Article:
My watch list  

Corey-Winter olefin synthesis

The Corey-Winter olefin synthesis is a series of chemical reactions for converting 1,2-diols into olefins.[1][2] It is named for the American chemist and Nobelist Elias James Corey and the American-Estonian chemist Roland Arthur Edwin Winter.

Often, thiocarbonyldiimidazole is used instead of thiophosgene as shown above.


The reaction mechanism involves the formation of a cyclic thio-carbonate from the diol and thiophosgene. The second step involves treatment with trimethyl phosphite, which attacks the sulphur atom, producing S=P(OMe)3 (driven by the formation of a strong P=S double bond) and leaving a carbene.[3] This carbene collapses with loss of carbon dioxide to give the olefin.


  1. ^  Corey, E. J.; Winter, R. A. E. J. Am. Chem. Soc. 1963, 85, 2677. (doi:10.1021/ja00900a043)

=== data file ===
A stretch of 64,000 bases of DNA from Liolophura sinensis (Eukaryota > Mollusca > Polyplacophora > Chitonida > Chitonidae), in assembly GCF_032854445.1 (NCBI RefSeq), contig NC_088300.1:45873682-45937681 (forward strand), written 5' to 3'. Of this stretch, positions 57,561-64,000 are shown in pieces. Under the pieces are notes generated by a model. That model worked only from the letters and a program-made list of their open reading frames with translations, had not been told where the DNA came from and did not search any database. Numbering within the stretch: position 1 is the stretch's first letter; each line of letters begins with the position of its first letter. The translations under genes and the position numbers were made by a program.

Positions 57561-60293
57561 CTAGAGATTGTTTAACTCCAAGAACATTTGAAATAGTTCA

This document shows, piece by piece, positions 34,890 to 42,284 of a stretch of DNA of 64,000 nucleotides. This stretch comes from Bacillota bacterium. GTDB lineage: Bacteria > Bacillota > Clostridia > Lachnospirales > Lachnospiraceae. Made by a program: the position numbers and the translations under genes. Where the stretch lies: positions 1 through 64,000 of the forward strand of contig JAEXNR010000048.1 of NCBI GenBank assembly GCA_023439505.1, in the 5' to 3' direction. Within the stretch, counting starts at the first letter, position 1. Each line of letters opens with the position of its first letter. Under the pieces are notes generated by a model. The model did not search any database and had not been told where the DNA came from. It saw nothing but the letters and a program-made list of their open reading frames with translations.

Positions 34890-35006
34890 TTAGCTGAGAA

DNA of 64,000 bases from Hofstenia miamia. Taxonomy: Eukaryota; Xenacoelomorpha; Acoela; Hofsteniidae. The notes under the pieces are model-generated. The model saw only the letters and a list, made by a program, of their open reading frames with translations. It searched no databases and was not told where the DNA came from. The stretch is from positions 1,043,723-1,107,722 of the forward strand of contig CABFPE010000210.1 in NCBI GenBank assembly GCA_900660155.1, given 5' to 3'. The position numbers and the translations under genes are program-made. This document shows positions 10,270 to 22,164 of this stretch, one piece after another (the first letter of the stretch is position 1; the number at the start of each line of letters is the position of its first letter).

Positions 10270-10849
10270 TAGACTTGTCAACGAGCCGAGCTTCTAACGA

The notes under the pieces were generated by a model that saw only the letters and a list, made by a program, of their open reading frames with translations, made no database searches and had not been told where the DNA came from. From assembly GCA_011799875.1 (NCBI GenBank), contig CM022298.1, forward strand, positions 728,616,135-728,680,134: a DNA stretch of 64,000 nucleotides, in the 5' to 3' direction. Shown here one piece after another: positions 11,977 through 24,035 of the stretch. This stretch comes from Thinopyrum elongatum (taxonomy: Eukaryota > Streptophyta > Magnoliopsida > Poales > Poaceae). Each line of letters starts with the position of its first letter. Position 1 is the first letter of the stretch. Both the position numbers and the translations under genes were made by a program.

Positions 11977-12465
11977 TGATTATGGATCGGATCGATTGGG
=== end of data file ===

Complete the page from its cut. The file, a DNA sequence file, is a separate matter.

2. ^  Corey, E. J.; Hopkiss, P. B. Tetrahedron Lett. 1982, 23, 1797.
  3. ^  Horton, D.; Tindall, Jr., C. G. J. Org. Chem. 1970, 35(10), 3558-3559. (doi:10.1021/jo00835a082)
This article is licensed under the GNU Free Documentation License. It uses material from the Wikipedia article "Corey-Winter_olefin_synthesis". A list of authors is available in Wikipedia.
Your browser is not current. Microsoft Internet Explorer 6.0 does not support some functions on Chemie.DE